Readers, I’ve been struggling with a loss of crafting mojo. A few things have happened to make me feel this way.
disorder (or, lack of planning)
I all but finished the sweater I’ve been knitting and suddenly decided that I don’t like it. I spent a few days feeling down about this, but finally came to the conclusion that I was likely knitting this sweater so that I would have something to knit, not necessarily because I was excited about it. Knitting is such a routinized part of my everyday that I can find myself knitting away at something for a long time without realizing that I don’t particularly care for what will be the finished object.
Do any of you ever do this; get so caught up in the routine of your hobbies that you fail to realize that you don’t really want the FO???
So, I’m stepping back and reminding myself that I need to start a project because of the excitement and desire that I have for it (and that if I just want to knit, I should cast on for some basic socks or somesuch project). I’ve been going through my knitting library of books and magazines, oogling at all of the pretty designs that so many talented designers have created and I think I might cast on for a few projects just to return to a place of excitement. I also think I’ll bring out some projects from hibernation that I’m excited about.
For example, I really want to make more progress on my Aesa pullover. As for my Scandinavian, I’ve been thinking of ripping it out and making it a sweater instead of a wrap. I think that would be a lot of work, but I think it would be awesome.
good intentions and that path to hell
Oh geez… Readers, it is with utter humiliation and self-loathing that I admit that I have ruined some of my favorite handknit sweaters.
Last Friday when I arrived home from the Day Job, I went on a cleaning bonanza. Having moved the chicks out of the house and into the coop, I became obsessed with deep cleaning the entire house and I went a little overboard. Specifically, I decided to machine wash a load of handknits that were (over)due for a wash. Unfortunately, I didn’t check the settings on the machine – - and rather than being set for gentle and cold water (which has proven to be great for the most wooliest of woolies), the machine was set for hot and deep clean. Oops!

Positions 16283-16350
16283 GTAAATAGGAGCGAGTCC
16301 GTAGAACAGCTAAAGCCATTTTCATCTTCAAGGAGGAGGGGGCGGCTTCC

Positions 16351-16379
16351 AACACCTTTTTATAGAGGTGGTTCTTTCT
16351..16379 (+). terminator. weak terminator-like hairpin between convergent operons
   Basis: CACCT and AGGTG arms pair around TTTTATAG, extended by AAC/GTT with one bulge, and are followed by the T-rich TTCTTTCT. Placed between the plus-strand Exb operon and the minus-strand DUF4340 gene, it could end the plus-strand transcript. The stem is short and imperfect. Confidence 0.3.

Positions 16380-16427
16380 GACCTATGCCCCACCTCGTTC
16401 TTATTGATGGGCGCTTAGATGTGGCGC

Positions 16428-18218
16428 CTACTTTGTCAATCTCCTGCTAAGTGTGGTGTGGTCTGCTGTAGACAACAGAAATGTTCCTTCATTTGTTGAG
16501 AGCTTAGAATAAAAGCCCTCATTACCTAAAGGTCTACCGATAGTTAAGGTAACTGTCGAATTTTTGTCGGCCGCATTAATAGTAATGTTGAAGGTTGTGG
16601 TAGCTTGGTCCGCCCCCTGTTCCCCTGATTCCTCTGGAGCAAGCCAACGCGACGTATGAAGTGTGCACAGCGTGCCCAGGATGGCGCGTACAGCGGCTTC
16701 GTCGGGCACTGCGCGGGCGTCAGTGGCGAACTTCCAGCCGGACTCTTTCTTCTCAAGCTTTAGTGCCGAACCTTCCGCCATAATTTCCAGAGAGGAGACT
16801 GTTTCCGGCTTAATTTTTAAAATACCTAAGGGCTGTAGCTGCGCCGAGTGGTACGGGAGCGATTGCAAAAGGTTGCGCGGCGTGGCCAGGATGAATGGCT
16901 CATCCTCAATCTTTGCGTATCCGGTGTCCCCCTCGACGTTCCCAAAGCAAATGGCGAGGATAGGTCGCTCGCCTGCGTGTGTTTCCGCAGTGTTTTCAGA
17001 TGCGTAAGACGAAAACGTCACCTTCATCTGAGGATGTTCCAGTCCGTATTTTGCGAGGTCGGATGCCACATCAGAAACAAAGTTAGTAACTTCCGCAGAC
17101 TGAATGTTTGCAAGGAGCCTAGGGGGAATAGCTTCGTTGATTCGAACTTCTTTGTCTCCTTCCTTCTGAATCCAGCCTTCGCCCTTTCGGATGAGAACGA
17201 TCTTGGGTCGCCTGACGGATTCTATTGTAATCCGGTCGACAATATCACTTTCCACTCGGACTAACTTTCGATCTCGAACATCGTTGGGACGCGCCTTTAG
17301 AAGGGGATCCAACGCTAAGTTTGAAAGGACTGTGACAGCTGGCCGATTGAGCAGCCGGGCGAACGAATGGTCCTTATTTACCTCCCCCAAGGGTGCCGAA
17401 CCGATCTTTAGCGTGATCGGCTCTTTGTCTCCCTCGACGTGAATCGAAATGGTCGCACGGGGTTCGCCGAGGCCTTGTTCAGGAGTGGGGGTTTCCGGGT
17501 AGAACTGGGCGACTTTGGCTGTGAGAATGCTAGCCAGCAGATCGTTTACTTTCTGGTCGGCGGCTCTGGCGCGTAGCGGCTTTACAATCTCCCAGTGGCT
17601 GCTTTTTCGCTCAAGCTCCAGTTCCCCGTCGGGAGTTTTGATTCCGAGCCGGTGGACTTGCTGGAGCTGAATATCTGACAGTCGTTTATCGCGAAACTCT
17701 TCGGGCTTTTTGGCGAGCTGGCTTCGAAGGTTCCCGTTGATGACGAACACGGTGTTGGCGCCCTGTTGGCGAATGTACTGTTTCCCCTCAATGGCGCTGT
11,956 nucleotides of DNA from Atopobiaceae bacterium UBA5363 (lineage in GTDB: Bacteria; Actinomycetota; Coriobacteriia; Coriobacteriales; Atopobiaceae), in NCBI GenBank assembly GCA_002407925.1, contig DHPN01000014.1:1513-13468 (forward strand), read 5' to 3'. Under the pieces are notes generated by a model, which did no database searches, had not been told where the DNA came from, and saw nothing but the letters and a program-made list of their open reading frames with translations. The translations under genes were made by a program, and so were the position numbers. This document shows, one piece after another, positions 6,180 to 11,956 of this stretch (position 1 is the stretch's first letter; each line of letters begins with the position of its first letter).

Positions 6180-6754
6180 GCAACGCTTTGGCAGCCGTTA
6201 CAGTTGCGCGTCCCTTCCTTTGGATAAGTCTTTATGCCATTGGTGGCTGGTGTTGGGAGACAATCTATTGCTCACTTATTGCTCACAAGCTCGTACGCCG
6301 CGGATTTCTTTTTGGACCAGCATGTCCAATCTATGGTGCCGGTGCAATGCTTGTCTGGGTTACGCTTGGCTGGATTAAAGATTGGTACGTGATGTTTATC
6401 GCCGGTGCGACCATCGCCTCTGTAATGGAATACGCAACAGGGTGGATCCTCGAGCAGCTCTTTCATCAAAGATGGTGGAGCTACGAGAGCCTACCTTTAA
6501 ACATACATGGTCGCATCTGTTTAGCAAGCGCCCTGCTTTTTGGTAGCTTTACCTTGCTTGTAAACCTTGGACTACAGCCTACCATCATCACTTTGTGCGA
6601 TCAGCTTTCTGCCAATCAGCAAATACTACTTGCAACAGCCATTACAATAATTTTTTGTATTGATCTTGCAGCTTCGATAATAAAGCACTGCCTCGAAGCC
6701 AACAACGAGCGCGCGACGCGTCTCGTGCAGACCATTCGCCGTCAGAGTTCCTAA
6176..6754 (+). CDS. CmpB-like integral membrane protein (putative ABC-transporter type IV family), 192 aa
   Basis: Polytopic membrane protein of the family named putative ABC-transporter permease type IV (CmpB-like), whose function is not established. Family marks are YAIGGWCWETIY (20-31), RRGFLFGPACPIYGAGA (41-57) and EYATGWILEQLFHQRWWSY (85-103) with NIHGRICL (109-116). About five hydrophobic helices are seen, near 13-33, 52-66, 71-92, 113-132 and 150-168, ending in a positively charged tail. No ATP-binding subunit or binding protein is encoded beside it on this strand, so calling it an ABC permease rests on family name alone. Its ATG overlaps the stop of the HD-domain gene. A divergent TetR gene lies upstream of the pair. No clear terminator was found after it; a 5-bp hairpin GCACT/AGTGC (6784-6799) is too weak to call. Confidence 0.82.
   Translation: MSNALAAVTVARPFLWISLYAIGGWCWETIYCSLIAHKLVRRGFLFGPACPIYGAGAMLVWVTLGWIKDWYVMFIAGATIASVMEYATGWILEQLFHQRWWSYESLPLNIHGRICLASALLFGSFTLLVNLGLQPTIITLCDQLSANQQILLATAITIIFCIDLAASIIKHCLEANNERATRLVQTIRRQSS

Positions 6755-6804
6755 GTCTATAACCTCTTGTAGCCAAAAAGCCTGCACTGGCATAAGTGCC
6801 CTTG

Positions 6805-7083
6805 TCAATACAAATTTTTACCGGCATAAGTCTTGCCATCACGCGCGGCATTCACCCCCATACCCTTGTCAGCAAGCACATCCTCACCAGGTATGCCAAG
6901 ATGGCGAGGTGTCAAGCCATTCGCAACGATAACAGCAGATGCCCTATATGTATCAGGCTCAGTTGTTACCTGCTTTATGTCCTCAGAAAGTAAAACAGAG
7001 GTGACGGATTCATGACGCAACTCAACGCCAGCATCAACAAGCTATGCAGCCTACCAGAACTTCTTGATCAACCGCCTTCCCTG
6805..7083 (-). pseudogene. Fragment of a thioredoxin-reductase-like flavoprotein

(The above photo doesn’t really indicate how toddler-sized these sweaters now are…. I should have added an adult sized sweater for comparison).
It was actually quite a big load of handknits that I laundered, and all of the superwash items came through unaltered, but four of my most favorite sweaters are now small enough to fit a toddler and two other sweaters are still able to fit over my person, though they have significantly shortened in length. For those latter sweaters, I still have some of the yarn leftover and am wondering if I could just pick up the stitches along the bottom and knit down to add length.
I have a friend with a four month old baby and will see if she would like my small felted sweaters, and I would feel much less sad about this if these, my favorite sweaters, still had the opportunity to be worn again.
Even still, considering all of the time and mental effort it took to knit these sweaters, I feel very emotionally attached to them. I know that sounds silly. And, of course, the good news is that I love to knit and, if I wanted to, I could knit these sweaters again. Still, it’s a bummer.
demoralization, the perfect incubator for stagnation